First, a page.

Unlimited Data Plans
With increased consumer demand for data, and most plans already offering unlimited national calls and text, it was only a matter of time before companies offered “unlimited” data. Recently a number of these plans became available to the public – Optus were the first to offer an “unlimited” data package on a trial basis to a limited number of customers, which was then withdrawn.
Vodafone and Telstra countered with their own “unlimited” data plans. The term “unlimited” is accurate in that a monthly fee guarantees customers as much data as they can use, without extra charges. Where the term might be misleading is that speeds are very much limited once a cap has been reached.
“Unlimited” plans might cause potential customers to dream of endless video streaming without worrying about the extra cost, but the capped speeds make the dream unlikely. Once the allotted amount of 4G internet has been used up, customers have to put up with slow internet speeds until their plan renews the next cycle (or in TPG’s case, the next day). The question that the ACCC is likely to ask in the near future is “Are these companies justified in calling their plans unlimited?”
There have been problems in the past with the use of the word “unlimited”. In the past, the ACCC has already stepped in to stop companies from referring to their broadband offerings as unlimited, seeing as they had restrictions on data use in place. Many experts think that there is a renewed possibility of the ACCC starting proceedings to force a name change for these plans.
Consumers have to agree that they have read the fine print before signing a deal, but it’s not hard to imagine that some would become blinded by the use of the word “unlimited” and sign on without weighing up their options. That being said, the limitations of these unlimited plans (the cap on data speeds after a certain point) are clearly spelled out, and responsible consumers have all the information needed to make a sensible choice.
Optus Vs Telstra – the Advertising Battles
Optus have recently won a court case after protesting Telstra’s use of the word “unlimited” in their advertising. The ad stated, “One word from Australia’s best mobile network. Unlimited”. Optus argued that the use of the word could imply that Telstra was offering unlimited speed, volume of data, the ability to download without delay or restriction, and the use of any type of device. Telstra said it was just supposed to make people think. The courts agreed with Optus.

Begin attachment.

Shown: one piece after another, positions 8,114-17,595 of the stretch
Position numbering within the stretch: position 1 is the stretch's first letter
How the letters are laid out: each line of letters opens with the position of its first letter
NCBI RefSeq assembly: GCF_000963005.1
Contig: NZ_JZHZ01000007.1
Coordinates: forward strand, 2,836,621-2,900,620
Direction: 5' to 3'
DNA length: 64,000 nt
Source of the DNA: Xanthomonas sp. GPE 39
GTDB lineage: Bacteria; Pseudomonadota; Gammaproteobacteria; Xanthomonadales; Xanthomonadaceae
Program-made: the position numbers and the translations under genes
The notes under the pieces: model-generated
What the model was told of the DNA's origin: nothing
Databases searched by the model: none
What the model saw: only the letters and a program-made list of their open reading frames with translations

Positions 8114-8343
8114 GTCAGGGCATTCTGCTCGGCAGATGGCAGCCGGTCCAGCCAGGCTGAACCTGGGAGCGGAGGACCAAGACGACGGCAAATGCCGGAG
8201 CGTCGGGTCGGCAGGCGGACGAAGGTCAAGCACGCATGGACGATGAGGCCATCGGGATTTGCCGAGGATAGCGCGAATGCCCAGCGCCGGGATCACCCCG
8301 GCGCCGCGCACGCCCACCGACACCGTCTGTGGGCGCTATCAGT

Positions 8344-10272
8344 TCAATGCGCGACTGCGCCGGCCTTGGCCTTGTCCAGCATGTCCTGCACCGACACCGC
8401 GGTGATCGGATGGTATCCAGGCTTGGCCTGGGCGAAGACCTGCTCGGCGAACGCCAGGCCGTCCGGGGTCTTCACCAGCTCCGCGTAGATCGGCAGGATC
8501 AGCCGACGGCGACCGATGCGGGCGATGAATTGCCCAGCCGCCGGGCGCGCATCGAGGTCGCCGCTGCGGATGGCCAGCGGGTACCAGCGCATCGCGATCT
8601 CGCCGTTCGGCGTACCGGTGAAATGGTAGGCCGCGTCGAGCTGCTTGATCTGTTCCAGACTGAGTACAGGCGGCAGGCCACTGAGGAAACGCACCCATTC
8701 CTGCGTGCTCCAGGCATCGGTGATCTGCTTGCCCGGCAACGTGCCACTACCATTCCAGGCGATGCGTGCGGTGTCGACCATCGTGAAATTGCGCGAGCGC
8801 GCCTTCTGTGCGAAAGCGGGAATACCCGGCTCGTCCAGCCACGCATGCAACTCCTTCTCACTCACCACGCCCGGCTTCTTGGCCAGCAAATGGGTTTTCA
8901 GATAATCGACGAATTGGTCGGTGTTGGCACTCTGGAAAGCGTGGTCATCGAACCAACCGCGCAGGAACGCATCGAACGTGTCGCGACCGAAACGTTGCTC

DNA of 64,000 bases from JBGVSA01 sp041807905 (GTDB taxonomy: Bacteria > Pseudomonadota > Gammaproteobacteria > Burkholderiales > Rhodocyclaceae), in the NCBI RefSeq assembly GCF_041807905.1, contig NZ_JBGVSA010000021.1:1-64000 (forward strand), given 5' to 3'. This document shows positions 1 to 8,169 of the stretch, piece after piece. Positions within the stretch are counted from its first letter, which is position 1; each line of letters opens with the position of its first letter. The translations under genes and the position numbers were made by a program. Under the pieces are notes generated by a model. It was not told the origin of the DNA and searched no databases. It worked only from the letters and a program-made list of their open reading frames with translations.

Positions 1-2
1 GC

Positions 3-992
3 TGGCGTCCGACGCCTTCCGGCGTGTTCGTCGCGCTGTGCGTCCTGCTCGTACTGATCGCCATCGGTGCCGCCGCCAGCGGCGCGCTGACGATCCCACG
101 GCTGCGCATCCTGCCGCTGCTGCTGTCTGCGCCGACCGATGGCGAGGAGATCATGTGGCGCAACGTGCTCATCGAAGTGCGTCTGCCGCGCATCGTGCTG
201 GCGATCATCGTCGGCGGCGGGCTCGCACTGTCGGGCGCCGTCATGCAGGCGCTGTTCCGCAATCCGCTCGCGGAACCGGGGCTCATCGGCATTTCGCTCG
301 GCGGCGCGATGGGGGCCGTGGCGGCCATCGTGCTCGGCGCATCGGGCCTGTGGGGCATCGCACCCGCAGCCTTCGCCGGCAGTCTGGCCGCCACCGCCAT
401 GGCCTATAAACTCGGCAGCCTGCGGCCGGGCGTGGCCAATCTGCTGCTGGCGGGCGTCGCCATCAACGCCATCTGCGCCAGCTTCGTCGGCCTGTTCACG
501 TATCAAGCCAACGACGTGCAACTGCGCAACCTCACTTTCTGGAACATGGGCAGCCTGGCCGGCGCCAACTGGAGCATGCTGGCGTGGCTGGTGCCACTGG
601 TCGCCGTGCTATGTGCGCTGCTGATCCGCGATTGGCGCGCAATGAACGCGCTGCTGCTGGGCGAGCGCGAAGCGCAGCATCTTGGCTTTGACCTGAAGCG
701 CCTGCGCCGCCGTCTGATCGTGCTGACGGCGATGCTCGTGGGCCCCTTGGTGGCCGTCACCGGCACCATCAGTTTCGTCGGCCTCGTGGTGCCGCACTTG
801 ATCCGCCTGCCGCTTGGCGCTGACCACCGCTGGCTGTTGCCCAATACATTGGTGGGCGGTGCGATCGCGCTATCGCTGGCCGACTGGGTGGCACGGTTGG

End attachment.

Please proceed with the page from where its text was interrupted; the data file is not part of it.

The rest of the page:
This comes after court proceedings in which Telstra argued that Optus should not be allowed to call themselves the “Best Australian Mobile Network” in advertising, and won. While these spats might seem petty, it certainly highlights the importance of taking care when naming and advertising a product. If the courts have already ruled that Telstra can’t use the word “unlimited” in advertising, it looks likely that the ACCC might have a case against telcos claiming to offer unlimited mobile data plans, should they choose to proceed.
It does seem that telcos have learned their lesson from past use of the word “unlimited” for Optus broadband services. While their advertising continues to utilise the term, it shows that users will have their speed capped at a certain level. The information is clearly spelled out for those who choose to read it.
While the focus might be on the term “unlimited”, potential customers should be more interested in how the plan will work for them, compared to other plans at a similar price point. Many companies are offering very large data inclusions on regular plans. If you are unlikely to exceed the allotted amount of data, you could possibly get better value from another plan for the same cost, and all the data would be at normal speeds.
We’re reaching a point where telcos have to push the boundaries to stand out, and using terms like “unlimited” helps them to do so, whether what they’re offering is better value than existing plans or not. Consumers need to be wary when it comes to advertising and not take things at face value. That being said, if someone does decide to challenge the use of this term it is quite likely that their case will be upheld.
Perhaps tellingly, Optus was the first telco to offer an “unlimited” plan and it has since been withdrawn. Companies are reaching for new ideas to increase their customer base and revenue, and using terms that spark curiosity is a great way to generate interest. However, it remains to be seen if the ACCC will agree.